Tunisia is not currently part of the European sphere of aviation, with carriers hailing from the north having to apply for international permission to cross its border. But that could all change in the future with the country making great haste to sign and agree to the European open skies agreement and thus allow the great European powers to conquer the northern coast of Africa yet again.
“This far-reaching aviation agreement will improve market access and contribute to the highest safety, security, and environmental standards,” said EU Transport Commissioner Violeta Bulc in December, when the agreement was signed. “This is great news for tourism, passengers, and businesses.”
While it would be a boon for tourism in the country and airports would certainly find themselves flush with business, local airlines are looking on worried, fearing that their reign of unchecked access to the domestic market is coming to an end. Should Tunisia open its borders to the world? This question is wrapped up in the airport landscape, to answer one, we must also examine the other.
What is the main airport in Tunisia?
Tunis–Carthage International Airport is the main international airport of the country, serving the capital city of Tunis and has the namesake of the ancient city of Carthage (which once rivaled the Roman empire). It is the home hub airport to several of the airlines in our previous article and has two runways (although only one of them is longer than 3,000 meters for larger widebody aircraft). The airport was originally built by France after the second world war, an improvement over the US military airfield that was located on the same site previously. The airport has since expanded with three terminals, with the third opening for charter flights in 2005 (including tourism charter flights), and has grown to accommodate over five million passengers a year before this year.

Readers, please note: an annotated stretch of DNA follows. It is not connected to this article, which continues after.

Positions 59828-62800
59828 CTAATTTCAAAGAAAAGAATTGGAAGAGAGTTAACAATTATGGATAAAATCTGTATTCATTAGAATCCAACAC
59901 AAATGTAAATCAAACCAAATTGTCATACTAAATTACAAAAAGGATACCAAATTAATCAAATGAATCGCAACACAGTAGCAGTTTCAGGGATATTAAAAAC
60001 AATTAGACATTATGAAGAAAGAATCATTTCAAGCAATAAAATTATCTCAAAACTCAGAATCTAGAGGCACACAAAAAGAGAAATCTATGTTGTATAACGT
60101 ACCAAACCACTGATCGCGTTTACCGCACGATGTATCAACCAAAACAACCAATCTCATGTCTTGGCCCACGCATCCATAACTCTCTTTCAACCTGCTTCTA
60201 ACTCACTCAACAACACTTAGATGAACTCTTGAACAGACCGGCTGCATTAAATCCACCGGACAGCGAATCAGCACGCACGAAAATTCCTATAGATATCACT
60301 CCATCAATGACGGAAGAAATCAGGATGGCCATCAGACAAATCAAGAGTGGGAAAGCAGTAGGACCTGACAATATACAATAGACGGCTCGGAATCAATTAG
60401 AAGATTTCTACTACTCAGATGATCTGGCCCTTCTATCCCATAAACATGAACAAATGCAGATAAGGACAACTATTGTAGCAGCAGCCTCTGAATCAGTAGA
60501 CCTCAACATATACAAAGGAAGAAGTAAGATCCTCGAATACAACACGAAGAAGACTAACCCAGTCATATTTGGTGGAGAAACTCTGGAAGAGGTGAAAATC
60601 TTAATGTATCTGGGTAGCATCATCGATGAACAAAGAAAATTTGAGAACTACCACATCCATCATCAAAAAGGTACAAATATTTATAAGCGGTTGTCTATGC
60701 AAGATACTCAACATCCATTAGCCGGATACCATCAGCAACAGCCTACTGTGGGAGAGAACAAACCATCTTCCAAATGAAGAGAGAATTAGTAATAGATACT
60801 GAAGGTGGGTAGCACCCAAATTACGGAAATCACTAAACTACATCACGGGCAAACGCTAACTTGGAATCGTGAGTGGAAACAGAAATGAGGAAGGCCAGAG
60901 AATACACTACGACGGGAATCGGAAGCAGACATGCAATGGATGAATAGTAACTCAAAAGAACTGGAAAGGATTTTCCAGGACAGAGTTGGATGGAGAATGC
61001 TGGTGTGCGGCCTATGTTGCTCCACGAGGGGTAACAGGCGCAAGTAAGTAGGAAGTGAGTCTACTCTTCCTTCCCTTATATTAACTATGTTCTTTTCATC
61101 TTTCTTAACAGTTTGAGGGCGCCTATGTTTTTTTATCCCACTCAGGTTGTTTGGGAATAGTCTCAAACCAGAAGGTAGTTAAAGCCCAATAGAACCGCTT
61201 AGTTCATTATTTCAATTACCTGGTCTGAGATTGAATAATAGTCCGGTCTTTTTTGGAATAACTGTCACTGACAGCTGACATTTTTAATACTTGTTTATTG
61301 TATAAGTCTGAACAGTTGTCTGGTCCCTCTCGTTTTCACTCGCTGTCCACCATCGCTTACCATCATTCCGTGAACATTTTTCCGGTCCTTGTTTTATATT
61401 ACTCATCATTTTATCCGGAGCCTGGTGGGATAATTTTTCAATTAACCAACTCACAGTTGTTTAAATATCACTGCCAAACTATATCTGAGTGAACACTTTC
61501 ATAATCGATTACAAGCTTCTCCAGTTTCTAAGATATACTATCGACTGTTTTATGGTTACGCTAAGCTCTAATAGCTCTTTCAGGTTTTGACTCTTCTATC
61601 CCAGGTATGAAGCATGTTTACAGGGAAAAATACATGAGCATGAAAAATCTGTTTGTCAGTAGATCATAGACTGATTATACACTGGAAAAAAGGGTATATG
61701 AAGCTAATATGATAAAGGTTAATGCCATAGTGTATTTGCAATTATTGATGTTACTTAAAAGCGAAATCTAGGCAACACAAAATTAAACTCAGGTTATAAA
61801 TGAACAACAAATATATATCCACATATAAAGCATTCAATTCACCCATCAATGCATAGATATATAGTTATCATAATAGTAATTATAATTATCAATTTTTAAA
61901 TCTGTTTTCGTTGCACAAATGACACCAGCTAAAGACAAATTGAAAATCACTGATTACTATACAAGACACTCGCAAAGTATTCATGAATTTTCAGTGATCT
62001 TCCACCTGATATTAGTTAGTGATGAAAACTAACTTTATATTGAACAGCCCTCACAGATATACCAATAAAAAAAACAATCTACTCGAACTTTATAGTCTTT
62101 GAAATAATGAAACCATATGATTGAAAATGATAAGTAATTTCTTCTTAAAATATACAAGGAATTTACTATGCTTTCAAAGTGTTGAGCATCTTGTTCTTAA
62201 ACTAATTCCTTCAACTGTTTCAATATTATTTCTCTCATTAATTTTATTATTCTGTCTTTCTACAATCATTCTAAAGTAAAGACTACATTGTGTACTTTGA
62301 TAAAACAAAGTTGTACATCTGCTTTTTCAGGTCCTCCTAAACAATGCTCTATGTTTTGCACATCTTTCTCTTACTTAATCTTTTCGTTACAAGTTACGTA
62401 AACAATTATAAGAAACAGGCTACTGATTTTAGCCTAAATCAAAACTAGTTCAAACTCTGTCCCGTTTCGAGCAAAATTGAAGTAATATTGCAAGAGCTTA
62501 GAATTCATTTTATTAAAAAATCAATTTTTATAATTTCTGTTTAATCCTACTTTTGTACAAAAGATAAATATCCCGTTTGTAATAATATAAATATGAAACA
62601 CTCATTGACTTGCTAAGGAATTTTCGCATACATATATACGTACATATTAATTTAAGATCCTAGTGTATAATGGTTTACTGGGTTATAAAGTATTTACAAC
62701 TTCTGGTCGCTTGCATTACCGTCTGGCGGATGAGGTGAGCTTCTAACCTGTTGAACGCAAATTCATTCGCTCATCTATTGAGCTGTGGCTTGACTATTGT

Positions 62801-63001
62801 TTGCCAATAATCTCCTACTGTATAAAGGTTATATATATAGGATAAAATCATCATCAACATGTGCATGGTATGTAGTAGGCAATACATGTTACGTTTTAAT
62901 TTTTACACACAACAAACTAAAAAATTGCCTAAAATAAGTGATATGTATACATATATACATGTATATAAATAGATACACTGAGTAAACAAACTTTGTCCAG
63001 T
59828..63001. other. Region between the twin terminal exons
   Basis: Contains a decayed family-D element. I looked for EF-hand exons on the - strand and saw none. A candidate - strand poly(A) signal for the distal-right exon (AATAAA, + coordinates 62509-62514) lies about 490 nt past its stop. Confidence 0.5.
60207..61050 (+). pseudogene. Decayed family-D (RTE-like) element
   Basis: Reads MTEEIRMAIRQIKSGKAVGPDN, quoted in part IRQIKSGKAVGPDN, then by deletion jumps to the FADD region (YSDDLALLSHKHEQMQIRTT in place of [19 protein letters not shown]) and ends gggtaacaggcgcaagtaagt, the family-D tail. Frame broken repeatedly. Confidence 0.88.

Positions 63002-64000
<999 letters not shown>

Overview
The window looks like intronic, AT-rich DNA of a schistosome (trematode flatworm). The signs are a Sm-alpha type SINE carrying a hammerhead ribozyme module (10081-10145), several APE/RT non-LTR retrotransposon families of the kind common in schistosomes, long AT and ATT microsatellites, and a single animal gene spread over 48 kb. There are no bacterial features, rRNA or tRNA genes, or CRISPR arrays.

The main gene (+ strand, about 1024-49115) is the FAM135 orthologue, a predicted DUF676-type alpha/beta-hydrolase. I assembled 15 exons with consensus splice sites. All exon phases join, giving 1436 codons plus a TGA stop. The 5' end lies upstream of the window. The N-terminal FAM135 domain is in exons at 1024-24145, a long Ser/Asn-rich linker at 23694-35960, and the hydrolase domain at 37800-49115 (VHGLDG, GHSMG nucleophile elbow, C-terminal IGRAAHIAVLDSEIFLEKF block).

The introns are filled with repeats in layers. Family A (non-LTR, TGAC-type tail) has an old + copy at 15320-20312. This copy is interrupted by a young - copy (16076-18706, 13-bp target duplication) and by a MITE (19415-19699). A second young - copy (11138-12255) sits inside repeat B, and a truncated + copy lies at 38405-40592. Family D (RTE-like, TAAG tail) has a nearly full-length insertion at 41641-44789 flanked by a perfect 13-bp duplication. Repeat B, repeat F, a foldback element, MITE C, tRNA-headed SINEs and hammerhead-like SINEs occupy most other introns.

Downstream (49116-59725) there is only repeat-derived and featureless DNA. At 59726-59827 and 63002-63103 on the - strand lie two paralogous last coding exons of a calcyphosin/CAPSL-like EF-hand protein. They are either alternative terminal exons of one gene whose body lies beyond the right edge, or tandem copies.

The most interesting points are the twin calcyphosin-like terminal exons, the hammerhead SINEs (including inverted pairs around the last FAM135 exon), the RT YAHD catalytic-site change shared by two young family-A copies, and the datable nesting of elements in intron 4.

During the Coronavirus crisis in 2020, the airport became the main focal point for the government’s battle against the virus, shutting down from March until June, with only a few citizen repatriation flights arriving. However, such a tourism-driven country can’t ignore the world even in a crisis and has since opened up the airport to 60 flights a day, from areas of the world with less Covid-19 cases. Tunisia has implemented a traffic light system, with arrivals segregated to three levels of color depending on how many Covid-19 cases there are from their home country. “Green” applies to areas with few cases, and these arrivals are allowed free access to the country. Anyone wishing to enter Tunisia from countries classified as “Yellow” must present on board a negative PCR test for COVID-19 before the trip. And those in “Red” countries can’t enter the country unless they are citizens. And even then, they need to isolate for 14 days.